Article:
Sunday, April 03, 2011

The battle over eternity

I have a knack for taking two opposing views and finding some things of great merit in each of them.

I also have a knack for taking two opposing views and finding glaring weaknesses in each of them.

Basically, on any given day both sides might love me or hate me. And for my own opinion, it usually ends up somewhere in the middle, and I choose to not play the game of polarity.

The battle over eternity is no different. Traditional believers in heaven/hell, annihilationists, universalists, Calvinists... all have had their days in the sun over the past two millenia. And each can easily cite scriptures to support their views, and rightly so. Each one has merit based on biblical texts. Yet each view of eternity also has serious problems reconciling fully with the biblical texts.

Actually, I understated that. Each view cannot possibly reconcile fully with the biblical texts. Because the bible says things like this:

Matthew 25:41 -- "Then he will say to those on his left, 'Depart from me, you who are cursed, into the eternal fire prepared for the devil and his angels."

2 Thessalonians 1:9 -- "They will be punished with everlasting destruction and shut out from the presence of the Lord and from the majesty of his power"

Colossians 19-20 -- "For God was pleased to have all his fullness dwell in him, and through him to reconcile to himself all things, whether things on earth or things in heaven, by making peace through his blood, shed on the cross."

Revelation 20:13 -- "The sea gave up the dead that were in it, and death and Hades gave up the dead that were in them, and each person was judged according to what he had done."

I picked just four passages but already I wish anyone good luck in reconciling them all, especially if you want to get deep into the historical, cultural and language contexts of each. So in this fight between hell and universalism, between free will and predestination, between eternal souls and annihilation... I choose not to play. I think it's a false choice.

Maybe the bible has all those different statements because each viewpoint of eternity is partly true!

Traditional view -- I think you're right. There will be judgment on judgment day, and it won't all be pretty and graceful.

Universalists -- I think you're right. The final story will be more beautiful than we can possibly imagine, and in the end, the gospel (GOOD NEWS) will prevail.

Calvinists -- I think you're right. God knew what he was doing with this universe right from the beginning, and it's going perfectly to plan.

Annihilationists -- I think you're right. There are pieces of our souls, and perhaps even parts of creation, that will one day be destroyed forever.

But I also think that in other ways, every view has it wrong. And to take any one view as the only truth leaves out some important elements of who God is, and what He has in store for us.

To me it's a false choice. There's another way.


Mae said...

AMEN!!! Well said, and I soooo relate! I've said for a long time that each denomination has seen a piece of the truth. And,focusing solely on the piece they've seen, they miss the big picture. Lately, I've realized that applies, not only to denominations, but to religions as well.

Yes, a false choice...there has to be another way. Personally, I think there's much to be discovered from the non-dual perspective.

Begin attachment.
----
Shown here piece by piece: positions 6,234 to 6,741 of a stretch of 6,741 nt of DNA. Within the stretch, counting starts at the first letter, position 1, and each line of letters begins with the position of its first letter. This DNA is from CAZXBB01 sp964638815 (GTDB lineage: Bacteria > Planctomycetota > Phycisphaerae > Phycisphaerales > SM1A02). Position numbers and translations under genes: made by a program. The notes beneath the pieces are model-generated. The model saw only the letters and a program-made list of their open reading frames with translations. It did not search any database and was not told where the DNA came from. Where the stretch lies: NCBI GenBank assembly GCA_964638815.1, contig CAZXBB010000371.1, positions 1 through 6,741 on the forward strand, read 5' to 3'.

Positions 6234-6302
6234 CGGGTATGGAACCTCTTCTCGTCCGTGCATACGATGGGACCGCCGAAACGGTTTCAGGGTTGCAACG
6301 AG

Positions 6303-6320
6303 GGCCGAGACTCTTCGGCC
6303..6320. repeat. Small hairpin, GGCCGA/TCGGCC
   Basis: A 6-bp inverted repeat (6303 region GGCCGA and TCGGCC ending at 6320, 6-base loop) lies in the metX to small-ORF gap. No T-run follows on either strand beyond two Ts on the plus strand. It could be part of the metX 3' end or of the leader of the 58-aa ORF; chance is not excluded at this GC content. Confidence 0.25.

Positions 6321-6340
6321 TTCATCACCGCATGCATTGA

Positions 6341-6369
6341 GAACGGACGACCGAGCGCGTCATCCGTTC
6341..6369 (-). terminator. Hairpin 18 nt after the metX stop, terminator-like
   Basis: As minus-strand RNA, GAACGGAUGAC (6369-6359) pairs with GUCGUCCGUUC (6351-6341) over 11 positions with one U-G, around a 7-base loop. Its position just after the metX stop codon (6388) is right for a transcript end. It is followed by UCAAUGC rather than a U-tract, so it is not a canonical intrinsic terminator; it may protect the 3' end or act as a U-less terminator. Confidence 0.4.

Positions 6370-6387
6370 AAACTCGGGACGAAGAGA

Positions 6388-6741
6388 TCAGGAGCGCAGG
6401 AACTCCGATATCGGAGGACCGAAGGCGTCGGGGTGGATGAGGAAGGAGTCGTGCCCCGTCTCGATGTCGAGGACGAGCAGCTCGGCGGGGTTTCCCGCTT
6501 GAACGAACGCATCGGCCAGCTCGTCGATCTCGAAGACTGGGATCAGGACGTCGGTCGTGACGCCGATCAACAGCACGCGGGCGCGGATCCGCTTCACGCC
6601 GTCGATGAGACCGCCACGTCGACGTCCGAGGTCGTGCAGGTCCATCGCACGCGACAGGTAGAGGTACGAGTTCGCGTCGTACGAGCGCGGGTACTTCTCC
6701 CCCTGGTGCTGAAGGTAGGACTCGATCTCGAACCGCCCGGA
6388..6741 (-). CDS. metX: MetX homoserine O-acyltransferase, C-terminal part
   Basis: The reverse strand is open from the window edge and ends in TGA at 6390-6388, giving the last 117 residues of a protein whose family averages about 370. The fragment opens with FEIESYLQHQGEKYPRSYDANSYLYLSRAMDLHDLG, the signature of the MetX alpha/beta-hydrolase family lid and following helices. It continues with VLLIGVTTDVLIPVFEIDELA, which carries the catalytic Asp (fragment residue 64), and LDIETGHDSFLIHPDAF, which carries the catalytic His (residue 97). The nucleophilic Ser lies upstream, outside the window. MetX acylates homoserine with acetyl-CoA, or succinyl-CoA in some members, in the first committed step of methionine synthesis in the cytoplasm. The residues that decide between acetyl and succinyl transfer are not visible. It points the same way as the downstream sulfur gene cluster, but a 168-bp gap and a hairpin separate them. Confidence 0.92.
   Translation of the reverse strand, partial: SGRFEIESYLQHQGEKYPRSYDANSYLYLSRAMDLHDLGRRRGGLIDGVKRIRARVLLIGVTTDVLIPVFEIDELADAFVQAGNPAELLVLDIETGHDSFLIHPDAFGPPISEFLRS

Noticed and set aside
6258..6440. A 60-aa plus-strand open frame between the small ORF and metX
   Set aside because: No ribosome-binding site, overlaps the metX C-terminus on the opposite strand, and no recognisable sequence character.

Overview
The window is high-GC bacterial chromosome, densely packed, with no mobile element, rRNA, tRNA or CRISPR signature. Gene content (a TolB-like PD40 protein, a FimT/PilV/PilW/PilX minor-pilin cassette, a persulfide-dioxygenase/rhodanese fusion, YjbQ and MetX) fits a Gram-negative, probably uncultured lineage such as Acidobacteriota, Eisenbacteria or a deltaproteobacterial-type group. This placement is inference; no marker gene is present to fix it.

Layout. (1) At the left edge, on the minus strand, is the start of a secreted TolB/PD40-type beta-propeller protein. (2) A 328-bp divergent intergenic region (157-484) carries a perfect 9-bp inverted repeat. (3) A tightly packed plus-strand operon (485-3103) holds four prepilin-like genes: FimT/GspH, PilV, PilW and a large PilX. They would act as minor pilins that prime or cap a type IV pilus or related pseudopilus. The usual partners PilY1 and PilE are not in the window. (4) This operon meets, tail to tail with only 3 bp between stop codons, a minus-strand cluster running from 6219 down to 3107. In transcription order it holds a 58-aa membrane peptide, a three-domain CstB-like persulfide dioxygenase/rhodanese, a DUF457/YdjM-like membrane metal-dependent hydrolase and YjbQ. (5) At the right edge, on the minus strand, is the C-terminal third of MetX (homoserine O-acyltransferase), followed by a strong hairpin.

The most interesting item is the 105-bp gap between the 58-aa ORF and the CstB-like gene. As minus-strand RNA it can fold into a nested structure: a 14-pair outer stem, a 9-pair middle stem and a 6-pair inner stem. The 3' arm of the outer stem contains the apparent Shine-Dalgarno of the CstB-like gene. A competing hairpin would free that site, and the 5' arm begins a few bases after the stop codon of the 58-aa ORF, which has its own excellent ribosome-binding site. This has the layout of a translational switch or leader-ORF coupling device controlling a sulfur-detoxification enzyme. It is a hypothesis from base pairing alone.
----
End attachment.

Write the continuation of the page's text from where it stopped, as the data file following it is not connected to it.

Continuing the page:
Thanks for this post!

Debby said...

Redlefty: The ability to see both sides, both the flaws and the truths, I think that makes you a mediator. A natural born, God created mediator. In all the hype of this world, all the violence, all the shouting and all the not listening, the one thing that I know for sure is that your quiet voice of reason is much needed in these times. Don't stop talking. Please do not stop talking. Write on, brother.

Logan said...

Very well written my friend. Thanks!

Redlefty said...

Thank you, gang!

Logan said...

The CUA board has been having an interesting conversation about 'Ultra-Universalism', the idea that there is no Hell other than this life. The very idea makes my skin does not take seriously what religion (not just Christianity) has said throughout the ages about right and wrong. I have a very expansive view of God's love, but I admit the standard universalist position inadequate.

Don said...

Have you entertained the possibility that not being able to reconcile any of the theories fully may be the fault of the (do I whisper this)Bible; meaning the fallibility of its authors and the inability for the text to remain as the original author intended?

Redlefty said...

Oh you bet Don, and you can probably already guess that I don't have quite the same take on inspiration and inerrancy as most Christians do.

But I also don't let that give me a reason/excuse to pick which passages to ignore because I don't like them or agree with them. It's more challenging, interesting and consistent to me if I face up to those things and try to find a deeper meaning or explanation.

The exercise always has benefits, even if I don't end up any closer to an answer after some study.

Bob said...

Well stated. I have many of the same thoughts but don't articulate them as well as you.

What frustrates the heck out of me is being afraid of asking questions. Pastor at our church said something Sunday morning I disagreed with but at our small group that night I was very sheepish in challenging it. I might print this post and take it to the next group.

Don said...

"It's more challenging, interesting and consistent to me if I face up to those things and try to find a deeper meaning or explanation."

I like that!